Design & Development

Rays set out plans for ‘most inviting’ ballpark in MLB

Images: Tampa Bay Rays/Populous

The Tampa Bay Rays and their ballpark design firm, Populous, have released new renderings and more details about the stadium they claim will provide the most intimate experience in Major League Baseball (MLB).

The $1.3bn (£1.02bn/€1.2bn) ballpark will be the focal point of the $6.5bn Historic Gas Plant District Development project, further details of which were revealed earlier this month. Officials from the Rays and Hines, its global development partner, presented to the St. Petersburg City Council the agreement negotiated with Mayor Kenneth T. Welch and his administration for the venture back in September.

The Rays neighbourhood ballpark, under the current working title of the Pavilion, is intended to be the anchor to the Historic Gas Plant District Development. At full buildout, the project will include upwards of eight million square feet of development including more than 5,000 residential units, 600 affordable/workforce housing units on the site and another 650 units elsewhere in the city, 1.4 million square feet of office/medical space, and 750 hotel rooms.

The approximately 30,000-seat ballpark will have a three-deck design and feature a variety of seating types, from premium clubs and suites to flexible viewing areas, decks and social gathering spaces. All concourses will include views of the field, and the park will feature a wide variety of fan amenities including a successor to the fan-favourite Rays Touch Tank Experience at Tropicana Field.

The Rays’ current home’s capacity for baseball is 25,025, but otherwise, the lowest capacity for an MLB ballpark currently stands at 34,830 for Progressive Field, home of the Cleveland Guardians. Of the approximately 30,000 seats in the new three-tier ballpark, the Rays have said around 70% would be below the top level, with roughly 15,000 in the lower bowl.

“Our baseball park will be the most intimate and inviting in the sport,” said Rays president Matt Silverman. “The park is designed to bring our fans as close to the field as possible, to create a distinctive, compelling game experience.”

The ballpark’s design takes cues from that of a pavilion. The venue will feature a fixed roof, large windows that wrap around the building, as well as doorways and terraces that connect the inside and the outside together.

Porches play a key role in the venue’s design. The front porch historically played an integral social role in the former Gas Plant neighbourhood and across the city of St. Petersburg. The ballpark’s front porch will open up to a main plaza acting as a community gathering space within the Historic Gas Plant District.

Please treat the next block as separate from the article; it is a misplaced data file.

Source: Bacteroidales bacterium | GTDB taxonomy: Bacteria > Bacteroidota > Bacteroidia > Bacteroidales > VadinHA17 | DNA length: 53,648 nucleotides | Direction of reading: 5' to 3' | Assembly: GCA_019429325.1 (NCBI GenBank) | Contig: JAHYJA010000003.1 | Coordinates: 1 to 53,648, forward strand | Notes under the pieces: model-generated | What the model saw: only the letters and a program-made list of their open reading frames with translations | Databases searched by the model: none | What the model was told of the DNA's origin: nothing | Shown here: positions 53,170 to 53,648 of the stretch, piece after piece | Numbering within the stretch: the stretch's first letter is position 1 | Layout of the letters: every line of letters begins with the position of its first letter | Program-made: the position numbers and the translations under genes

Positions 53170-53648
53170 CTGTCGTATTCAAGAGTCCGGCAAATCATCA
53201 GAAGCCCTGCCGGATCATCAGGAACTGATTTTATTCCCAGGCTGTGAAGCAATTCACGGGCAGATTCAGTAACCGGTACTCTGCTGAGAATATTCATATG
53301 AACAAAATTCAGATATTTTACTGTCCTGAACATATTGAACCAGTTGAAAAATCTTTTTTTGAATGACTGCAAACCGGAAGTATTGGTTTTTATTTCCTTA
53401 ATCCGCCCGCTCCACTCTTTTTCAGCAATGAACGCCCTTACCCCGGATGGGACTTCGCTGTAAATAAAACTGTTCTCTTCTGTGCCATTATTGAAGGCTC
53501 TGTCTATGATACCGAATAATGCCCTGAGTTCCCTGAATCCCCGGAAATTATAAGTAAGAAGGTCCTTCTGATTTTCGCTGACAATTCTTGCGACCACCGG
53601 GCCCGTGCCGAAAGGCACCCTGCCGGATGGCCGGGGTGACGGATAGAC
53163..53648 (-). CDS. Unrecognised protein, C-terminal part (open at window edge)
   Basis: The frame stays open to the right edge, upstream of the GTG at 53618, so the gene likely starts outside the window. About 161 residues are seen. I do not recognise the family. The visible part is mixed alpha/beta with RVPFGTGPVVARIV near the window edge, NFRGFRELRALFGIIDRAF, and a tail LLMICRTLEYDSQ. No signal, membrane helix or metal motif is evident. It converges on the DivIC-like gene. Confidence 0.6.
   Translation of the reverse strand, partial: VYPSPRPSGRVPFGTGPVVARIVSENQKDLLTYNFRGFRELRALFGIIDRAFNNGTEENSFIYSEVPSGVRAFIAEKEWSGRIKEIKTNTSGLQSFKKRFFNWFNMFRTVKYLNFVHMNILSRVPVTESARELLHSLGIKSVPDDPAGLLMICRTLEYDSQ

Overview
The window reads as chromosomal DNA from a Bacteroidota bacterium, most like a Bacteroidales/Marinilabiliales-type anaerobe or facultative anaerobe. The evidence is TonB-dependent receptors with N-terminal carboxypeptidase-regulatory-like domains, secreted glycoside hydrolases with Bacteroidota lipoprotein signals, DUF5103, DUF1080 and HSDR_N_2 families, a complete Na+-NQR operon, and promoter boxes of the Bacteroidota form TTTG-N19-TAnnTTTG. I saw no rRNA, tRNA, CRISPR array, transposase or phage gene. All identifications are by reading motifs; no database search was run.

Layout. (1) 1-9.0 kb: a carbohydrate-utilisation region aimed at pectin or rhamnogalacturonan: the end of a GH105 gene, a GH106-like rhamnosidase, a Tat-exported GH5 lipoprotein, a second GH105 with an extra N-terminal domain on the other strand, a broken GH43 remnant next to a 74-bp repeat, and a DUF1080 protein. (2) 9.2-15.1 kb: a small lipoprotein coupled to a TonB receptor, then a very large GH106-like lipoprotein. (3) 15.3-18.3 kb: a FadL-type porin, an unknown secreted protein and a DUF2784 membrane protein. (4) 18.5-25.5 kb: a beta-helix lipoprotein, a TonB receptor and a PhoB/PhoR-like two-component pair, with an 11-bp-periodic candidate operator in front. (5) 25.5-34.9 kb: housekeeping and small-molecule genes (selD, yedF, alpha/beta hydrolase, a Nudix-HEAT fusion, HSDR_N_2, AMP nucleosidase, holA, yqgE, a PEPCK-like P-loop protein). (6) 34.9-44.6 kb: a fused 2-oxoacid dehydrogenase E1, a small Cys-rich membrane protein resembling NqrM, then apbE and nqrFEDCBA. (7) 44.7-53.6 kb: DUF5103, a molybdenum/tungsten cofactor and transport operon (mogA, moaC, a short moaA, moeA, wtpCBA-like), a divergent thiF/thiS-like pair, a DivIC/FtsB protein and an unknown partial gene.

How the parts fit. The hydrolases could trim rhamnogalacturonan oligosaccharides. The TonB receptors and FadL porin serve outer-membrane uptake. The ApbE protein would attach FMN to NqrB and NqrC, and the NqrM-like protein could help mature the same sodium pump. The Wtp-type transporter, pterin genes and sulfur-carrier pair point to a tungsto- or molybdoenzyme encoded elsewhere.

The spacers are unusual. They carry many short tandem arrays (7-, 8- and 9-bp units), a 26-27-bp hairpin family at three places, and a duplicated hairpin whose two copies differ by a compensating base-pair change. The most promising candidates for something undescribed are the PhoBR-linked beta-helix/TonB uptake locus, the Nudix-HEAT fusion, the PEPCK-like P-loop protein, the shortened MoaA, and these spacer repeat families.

“Designing this next-generation major league ballpark and development together within the heart of a great city is something that has never been done before,” said Populous principal architect Zach Allee. “The opportunity to do something unique, innovative and authentic for St. Petersburg and Tampa Bay Rays fans is truly exciting.”

In addition to serving as the home of Rays baseball, the 365-day venue will be fully integrated into the surrounding development and adjacent neighbourhoods. It intends to serve as a host to a variety of special events including concerts, festivals, conferences and graduations throughout the year.

The St. Petersburg City Council and Pinellas County Commission are expected to vote on the ballpark and development agreements in July. The Rays are proposing that construction on the ballpark will start in January 2025, with a view to it being ready for MLB Opening Day 2028.

Ahead of July’s vote, the Tampa Bay Times yesterday (Thursday) reported on a cache of agreements received by St. Petersburg City Council members that would enforce how a new stadium would be built, funded and operated.

The eight available documents are said to include an operating agreement that functions like a lease, a non-relocation agreement that would keep the team in St. Petersburg for 30 years and a development and funding agreement that breaks down how a stadium would be paid for.

It notes that most of the major details have remained the same as previous document drafts. For a $1.3bn stadium, the Rays will be responsible for $700m. The remainder will be split between Pinellas County, which will be responsible for $312.5m generated from hotel and short-term rental taxes, and St. Petersburg, which is relying on future increased property values to pay off $287.5m in bonds.

In January 2023, Welch selected a proposal from the Rays and Hines to develop the site on which Tropicana Field is located. The proposal was one of four that were received by the city, with others submitted by 50 Plus 1 Sports, Restoration Associates, and Sugar Hill Community Partners.